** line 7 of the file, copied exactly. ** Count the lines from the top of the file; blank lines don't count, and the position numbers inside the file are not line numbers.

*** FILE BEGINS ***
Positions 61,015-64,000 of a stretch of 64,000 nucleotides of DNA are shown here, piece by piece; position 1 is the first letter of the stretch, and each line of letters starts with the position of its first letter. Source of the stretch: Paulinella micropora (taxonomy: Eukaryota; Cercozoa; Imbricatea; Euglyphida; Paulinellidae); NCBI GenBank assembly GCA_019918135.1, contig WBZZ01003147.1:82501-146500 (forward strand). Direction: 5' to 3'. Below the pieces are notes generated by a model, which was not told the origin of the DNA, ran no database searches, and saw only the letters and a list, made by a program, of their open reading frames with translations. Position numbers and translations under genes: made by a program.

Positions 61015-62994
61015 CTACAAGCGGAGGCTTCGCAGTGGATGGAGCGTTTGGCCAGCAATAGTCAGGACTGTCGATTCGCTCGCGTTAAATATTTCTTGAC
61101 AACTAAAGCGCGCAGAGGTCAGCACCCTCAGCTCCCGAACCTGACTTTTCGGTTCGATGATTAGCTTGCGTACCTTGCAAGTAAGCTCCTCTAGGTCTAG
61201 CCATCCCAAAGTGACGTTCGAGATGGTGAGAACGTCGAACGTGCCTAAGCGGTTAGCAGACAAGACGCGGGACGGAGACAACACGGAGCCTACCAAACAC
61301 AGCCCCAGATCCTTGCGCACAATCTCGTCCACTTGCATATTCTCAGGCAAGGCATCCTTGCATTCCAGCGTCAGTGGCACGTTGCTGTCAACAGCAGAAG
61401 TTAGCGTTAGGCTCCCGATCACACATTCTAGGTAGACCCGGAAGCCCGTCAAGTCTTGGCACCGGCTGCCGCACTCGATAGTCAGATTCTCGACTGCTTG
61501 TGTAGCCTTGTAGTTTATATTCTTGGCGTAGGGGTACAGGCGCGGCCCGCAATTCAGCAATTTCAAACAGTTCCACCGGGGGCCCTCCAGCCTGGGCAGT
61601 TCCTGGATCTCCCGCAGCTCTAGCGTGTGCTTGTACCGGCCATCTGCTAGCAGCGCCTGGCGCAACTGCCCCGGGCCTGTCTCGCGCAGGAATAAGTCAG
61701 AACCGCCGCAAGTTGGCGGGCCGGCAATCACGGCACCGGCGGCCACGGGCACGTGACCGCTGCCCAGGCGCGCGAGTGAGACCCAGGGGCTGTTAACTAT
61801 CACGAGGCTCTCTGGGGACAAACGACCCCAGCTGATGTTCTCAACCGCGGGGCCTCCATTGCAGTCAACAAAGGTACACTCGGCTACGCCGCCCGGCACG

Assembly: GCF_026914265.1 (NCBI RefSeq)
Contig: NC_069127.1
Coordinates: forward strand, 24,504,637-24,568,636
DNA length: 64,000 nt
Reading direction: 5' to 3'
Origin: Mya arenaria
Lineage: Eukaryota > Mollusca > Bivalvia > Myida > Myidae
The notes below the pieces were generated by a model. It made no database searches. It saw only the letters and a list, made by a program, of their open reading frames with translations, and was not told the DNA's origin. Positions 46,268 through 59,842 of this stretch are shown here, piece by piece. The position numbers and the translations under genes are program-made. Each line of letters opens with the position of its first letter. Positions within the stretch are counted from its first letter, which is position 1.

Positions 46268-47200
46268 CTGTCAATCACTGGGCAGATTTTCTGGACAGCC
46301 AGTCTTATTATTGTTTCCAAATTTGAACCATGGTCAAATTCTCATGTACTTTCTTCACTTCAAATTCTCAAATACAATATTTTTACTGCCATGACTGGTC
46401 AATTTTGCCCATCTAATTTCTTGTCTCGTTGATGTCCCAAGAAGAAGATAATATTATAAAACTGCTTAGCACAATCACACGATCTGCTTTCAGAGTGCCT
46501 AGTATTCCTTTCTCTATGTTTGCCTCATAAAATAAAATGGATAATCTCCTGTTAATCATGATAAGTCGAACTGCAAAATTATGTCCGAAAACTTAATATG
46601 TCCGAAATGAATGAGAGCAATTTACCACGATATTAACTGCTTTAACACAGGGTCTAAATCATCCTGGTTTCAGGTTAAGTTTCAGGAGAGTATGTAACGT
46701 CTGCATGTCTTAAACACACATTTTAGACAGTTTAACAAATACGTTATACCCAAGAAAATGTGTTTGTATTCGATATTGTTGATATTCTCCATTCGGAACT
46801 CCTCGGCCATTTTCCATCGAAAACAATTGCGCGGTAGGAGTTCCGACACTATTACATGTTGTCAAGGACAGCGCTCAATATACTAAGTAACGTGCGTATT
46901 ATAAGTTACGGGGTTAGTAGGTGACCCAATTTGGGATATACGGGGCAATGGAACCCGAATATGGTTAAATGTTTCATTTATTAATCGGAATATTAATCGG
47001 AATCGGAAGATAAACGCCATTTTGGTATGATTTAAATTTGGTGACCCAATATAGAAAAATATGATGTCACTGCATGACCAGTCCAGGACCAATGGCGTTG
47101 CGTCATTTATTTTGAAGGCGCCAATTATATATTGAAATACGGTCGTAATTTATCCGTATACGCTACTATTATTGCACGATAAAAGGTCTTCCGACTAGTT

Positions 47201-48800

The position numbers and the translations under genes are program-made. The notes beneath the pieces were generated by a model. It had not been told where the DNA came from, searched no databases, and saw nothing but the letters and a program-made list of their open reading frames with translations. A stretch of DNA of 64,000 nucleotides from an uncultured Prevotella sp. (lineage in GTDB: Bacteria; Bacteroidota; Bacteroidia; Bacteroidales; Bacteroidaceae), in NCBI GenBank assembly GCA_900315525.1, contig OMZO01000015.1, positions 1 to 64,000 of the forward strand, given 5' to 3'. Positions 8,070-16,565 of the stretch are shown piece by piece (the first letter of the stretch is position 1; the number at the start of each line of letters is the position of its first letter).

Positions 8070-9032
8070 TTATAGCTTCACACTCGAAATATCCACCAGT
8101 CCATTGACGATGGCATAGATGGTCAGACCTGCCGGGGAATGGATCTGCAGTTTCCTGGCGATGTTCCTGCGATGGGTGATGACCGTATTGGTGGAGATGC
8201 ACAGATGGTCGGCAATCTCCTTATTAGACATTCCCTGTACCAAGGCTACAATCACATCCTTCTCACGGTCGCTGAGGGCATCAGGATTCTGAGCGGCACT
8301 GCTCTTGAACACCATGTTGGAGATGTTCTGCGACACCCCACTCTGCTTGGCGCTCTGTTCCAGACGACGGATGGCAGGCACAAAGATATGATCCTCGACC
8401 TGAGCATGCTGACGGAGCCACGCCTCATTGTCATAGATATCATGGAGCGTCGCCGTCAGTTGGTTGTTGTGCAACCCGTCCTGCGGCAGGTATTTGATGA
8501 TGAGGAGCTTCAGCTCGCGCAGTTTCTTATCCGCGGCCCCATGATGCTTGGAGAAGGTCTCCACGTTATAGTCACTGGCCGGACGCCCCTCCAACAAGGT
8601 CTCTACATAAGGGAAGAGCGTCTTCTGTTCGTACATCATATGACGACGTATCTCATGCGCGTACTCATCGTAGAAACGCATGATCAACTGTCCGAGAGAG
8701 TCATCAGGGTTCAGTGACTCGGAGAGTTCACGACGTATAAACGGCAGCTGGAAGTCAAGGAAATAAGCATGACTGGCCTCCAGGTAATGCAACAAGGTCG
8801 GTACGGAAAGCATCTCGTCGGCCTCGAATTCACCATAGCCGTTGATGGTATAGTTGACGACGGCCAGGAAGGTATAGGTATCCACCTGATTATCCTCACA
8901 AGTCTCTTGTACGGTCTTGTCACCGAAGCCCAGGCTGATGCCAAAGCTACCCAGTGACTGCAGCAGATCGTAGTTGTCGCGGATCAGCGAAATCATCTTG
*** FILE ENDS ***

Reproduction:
61401 TTAGCGTTAGGCTCCCGATCACACATTCTAGGTAGACCCGGAAGCCCGTCAAGTCTTGGCACCGGCTGCCGCACTCGATAGTCAGATTCTCGACTGCTTG